Not long ago I posted Profiles in Tremendousness round 1, which borrowed an idea from the Daily Show to identify some of the non-rockstars I’ve encountered in my own experiences of mental health care. In this round, I’m going to touch on some of the lousy mental healthcare coworkers I’ve encountered in my work as a mental health nurse.
Let’s start with one of the biggest non-rockstars of all. I’ll call him Kevin. Kevin had a very high opinion of himself and of his ability to get to the root of what was going on with a client. He firmly believed that bipolar II was not a legitimate diagnosis, and instead was just another name for borderline personality disorder. While he never came right out and said it, it was pretty clear that he thought any female diagnosed with a mood disorder actually had borderline personality disorder. He would tell these women that they needed to do some reading about dialectical behaviour therapy (DBT). They did so, and of course ended up reading about borderline personality in the process.
If I was the next clinician to see these women, they would tell me how confused and distressed they were, because BPD didn’t sound at all like what they were experiencing (which it wasn’t). I’d try to shift focus onto how DBT has useful skills for anyone with mood regulation difficulties (which is true, but not why Kevin was recommending it), and bite my tongue to keep myself from telling them that Kevin was an idiot. One of his go-to’s for evaluating whether someone was seriously ill or not was the “bus stop test”, i.e. if you were standing at a bus stop next to them would you be able to tell they’re mentally ill. Cue disgusted eye roll now. And if he was unhappy with a client’s behaviour, he would “read them the riot act”, whatever that meant.
While a lot of mental health nurses are very knowledgeable about psychiatric medications, some are frighteningly clueless or prejudiced. Kevin referred to clozapine as “poison”, while Janet was firmly anti-medication across the board. Karen made medication recommendations to clients despite having astonishingly little knowledge about those same medications.
Brent was a big fan of cognitive behavioural therapy (CBT). Which would have been great if he actually knew what CBT involved. He believed that CBT involved distracting yourself from your thoughts. End of story. And this one-trick pony would be trotted out for almost every client. His other standard recommendation was that clients read Eckhart Tolle’s The Power of Now. I won’t deny that it has some good bits, but there’s also some stuff that’s pretty out there. Brent actually agreed with me, but that didn’t change his recommendation to clients.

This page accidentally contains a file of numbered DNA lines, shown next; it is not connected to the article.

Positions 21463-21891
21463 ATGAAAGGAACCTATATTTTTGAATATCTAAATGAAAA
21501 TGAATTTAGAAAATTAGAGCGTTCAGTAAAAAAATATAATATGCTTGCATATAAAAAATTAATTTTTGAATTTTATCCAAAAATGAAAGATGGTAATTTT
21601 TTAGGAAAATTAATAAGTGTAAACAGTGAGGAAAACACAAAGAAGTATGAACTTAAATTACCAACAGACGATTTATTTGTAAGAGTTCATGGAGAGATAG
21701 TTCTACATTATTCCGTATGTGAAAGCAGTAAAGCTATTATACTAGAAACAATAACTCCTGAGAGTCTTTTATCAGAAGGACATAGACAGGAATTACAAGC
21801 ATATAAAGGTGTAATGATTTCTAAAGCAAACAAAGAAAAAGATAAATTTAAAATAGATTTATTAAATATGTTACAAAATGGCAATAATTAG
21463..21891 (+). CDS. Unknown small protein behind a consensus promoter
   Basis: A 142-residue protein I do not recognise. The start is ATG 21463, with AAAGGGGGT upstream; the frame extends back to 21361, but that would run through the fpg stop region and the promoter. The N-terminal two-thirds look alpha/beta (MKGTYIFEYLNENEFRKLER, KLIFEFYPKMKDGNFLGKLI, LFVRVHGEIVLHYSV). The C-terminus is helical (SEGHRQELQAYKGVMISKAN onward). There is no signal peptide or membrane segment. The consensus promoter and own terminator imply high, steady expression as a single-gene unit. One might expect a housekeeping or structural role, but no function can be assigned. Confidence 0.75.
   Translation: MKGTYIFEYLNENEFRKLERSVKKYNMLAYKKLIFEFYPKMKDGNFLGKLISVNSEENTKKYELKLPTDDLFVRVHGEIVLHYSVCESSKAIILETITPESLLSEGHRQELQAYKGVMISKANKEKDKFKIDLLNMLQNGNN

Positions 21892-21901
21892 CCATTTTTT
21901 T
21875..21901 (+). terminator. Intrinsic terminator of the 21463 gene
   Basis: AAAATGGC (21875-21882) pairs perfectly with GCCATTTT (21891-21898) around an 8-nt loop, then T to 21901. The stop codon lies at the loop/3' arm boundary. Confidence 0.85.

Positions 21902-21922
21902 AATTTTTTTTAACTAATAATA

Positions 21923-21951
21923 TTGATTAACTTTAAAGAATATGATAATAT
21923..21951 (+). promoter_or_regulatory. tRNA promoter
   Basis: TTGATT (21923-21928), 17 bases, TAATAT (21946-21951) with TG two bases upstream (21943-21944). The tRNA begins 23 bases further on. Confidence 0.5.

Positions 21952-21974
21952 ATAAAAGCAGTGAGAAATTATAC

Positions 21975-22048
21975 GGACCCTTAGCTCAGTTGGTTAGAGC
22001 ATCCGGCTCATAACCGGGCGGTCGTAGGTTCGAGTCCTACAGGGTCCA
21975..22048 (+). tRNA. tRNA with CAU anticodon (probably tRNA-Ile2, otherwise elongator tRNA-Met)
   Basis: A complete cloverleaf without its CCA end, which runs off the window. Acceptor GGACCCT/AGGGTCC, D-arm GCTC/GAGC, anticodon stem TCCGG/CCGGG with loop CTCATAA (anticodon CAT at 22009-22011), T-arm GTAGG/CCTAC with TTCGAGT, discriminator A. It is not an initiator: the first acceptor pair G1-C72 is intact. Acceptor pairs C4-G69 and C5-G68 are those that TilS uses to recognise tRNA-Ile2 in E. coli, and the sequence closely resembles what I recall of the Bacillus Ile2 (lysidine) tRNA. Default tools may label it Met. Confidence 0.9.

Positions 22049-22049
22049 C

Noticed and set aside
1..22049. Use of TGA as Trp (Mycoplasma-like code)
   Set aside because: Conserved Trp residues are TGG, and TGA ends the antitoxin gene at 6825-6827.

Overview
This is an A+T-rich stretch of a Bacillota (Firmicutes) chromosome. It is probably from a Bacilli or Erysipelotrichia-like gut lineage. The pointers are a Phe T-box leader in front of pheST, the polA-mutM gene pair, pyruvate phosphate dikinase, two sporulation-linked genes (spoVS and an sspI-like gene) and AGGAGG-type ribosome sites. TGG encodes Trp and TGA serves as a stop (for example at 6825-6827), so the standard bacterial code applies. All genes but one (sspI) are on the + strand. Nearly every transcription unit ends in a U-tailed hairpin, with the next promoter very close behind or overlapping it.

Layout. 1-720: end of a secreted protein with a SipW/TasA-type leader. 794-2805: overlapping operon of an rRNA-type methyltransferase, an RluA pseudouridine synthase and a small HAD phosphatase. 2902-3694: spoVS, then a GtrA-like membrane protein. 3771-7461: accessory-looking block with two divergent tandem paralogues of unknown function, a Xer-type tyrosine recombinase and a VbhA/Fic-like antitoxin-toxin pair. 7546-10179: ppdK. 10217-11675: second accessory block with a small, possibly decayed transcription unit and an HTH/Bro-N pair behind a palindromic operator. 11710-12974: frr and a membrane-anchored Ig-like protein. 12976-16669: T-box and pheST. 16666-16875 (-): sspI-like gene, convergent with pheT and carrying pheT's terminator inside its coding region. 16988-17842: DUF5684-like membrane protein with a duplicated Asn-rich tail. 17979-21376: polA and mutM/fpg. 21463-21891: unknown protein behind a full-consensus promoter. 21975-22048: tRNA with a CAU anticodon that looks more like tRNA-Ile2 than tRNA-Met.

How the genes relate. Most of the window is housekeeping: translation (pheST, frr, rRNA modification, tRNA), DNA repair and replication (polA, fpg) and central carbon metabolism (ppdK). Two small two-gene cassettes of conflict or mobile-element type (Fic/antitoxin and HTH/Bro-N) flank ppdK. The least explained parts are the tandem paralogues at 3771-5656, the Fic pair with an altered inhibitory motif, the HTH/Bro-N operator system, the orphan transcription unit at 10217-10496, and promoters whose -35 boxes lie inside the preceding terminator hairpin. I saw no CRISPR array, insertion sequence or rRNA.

Forced meds to sleep
Some nurses are overly keen on pushing the prn medications. A couple of nurses that I used to work night shift with firmly believed that if a client was up during the night, they should be medicated back to bed, and if the client wouldn’t accept the prn orally, they’d call security and do it by injection!!!! There was one time I was coming on for a night shift, and the evening nurse told me that she’d given a client a prn during the evening because he was quite psychotic, and she wanted me to wake him up to give him another prn in an hour or so. I just kept my mouth shut and ignored her.
Then there was Sandra, who thought clients asking for prn meds were just being med-seeking. She would never give prn benzos (even when the client had an order for them) regardless of how distressed or psychotic they happened to be. Clients with personality disorders, were written off as just being manipulative. She thought that the only way to handle these clients was with her idea firm boundaries, which translated to being flat-out rude. Clients would tell me that they just didn’t bother going to Sandra about anything because they knew they’d just be shot down.
These lousy mental healthcare coworkers have thankfully been the exception rather than the rule. Most of the mental health professionals I’ve worked with have been quite competent, and some have been truly exceptional. But keep an eye out for the Kevins and the Sandras of this world – and when you see them, run as far and as fast as you can in the other direction.
There’s more on mental illness stigma on the Stop Stigma page.